Knee surgery, anterior cruciate ligament
In over 80% of cases, surgery to repair an anterior cruciate ligament (ACL) fully restores the functioning of the knee.
ACL surgery will improve the stability of your knee and stop it giving way. You should be able to resume normal activities after six months.
However, your knee may not be exactly like it was before the injury. You may still experience some pain and swelling in the replacement ligament. If other structures in your knee are also damaged, it may not be possible to fully repair them.
As with all types of surgery, there are some risks associated withknee surgery. They include:
After ACL surgery, there's also a small chance (less than 10%) that the newly grafted ligament will fail and your knee will still be unstable.
If the first operation isunsuccessful, further surgery may be recommended. However, subsequent operations are often more difficult and don't usually have the same long-term success rate as a first tendon repair.
Read about how an anterior cruciate ligament (ACL) injury is caused, and the considerations when deciding whether to have reconstructive surgery.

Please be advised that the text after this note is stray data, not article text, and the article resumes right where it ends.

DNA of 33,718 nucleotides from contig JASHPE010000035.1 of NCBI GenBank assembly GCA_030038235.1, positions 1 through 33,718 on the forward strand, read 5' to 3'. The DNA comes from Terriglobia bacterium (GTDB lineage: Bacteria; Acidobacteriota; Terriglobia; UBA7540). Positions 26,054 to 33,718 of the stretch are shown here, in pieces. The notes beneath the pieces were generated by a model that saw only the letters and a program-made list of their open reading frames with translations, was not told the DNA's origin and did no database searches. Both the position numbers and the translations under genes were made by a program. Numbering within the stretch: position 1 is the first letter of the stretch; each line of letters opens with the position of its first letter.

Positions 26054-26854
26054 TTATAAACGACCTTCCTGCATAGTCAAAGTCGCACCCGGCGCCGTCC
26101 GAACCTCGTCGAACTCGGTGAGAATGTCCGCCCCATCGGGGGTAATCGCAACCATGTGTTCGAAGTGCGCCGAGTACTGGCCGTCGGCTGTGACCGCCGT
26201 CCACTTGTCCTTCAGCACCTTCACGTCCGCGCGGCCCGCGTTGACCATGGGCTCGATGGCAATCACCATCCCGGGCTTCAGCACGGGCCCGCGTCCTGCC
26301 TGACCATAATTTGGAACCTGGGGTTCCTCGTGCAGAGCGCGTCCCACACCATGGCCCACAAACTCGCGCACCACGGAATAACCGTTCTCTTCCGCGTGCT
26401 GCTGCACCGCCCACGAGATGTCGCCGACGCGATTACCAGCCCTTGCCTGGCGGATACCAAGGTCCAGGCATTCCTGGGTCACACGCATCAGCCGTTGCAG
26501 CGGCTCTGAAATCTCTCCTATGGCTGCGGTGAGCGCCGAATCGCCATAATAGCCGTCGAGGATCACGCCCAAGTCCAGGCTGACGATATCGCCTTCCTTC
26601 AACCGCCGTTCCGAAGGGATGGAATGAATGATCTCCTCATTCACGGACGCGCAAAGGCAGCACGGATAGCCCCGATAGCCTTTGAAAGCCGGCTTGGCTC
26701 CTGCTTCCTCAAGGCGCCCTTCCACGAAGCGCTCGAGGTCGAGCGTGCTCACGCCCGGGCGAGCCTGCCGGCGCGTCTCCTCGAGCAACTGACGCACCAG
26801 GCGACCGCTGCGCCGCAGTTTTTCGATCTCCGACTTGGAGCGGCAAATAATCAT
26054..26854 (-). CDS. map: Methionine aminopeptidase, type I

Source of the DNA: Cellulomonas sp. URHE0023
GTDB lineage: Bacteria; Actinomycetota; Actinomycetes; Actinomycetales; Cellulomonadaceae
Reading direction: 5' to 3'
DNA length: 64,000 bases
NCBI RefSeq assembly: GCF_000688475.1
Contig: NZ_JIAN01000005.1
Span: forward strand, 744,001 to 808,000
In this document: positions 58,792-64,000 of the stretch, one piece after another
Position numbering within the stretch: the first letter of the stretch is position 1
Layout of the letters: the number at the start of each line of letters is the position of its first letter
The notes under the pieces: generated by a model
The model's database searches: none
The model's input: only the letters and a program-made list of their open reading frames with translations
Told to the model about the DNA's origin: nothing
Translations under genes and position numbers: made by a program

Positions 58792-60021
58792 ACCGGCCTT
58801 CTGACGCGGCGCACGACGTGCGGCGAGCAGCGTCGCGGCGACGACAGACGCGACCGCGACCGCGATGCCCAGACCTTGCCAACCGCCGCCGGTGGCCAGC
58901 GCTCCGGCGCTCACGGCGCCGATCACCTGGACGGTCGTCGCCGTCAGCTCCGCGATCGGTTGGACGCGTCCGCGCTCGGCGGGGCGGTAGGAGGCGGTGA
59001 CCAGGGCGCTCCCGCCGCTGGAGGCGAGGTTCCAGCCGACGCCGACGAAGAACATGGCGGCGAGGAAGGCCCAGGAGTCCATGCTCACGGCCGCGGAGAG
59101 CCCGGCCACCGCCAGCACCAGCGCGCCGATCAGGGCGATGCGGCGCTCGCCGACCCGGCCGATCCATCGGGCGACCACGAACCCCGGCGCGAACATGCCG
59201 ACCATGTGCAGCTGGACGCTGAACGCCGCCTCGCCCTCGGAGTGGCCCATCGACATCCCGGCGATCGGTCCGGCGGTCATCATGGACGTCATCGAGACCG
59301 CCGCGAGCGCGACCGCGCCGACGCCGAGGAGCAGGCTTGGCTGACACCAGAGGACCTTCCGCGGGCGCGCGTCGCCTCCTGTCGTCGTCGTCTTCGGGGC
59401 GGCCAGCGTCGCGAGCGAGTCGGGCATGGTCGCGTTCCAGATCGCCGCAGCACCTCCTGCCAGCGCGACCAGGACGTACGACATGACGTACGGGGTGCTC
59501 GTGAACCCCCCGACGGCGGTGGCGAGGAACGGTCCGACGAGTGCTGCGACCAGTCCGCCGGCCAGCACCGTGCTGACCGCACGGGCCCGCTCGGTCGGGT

Read about the things you need to consider when deciding whether to have knee surgery, including your age, lifestyle, occupation and whether you play sports.
Information about preparing for knee surgery, including having physiotherapy to regain strength and mobility in your knee, and attending a pre-admission clinic.
Read about how anterior cruciate ligament (ACL) surgery is carried out, either using tissue taken from your own body (autograft) or tissue taken from a donor (allograft).
Read about the possible risks of anterior cruciate ligament (ACL) surgery, including pain and swelling in the replacement ligament, infection or a blood clot.
Find out about recovering from anterior cruciate ligament (ACL) knee surgery, including advice about physiotherapy, gentle exercises and using painkillers.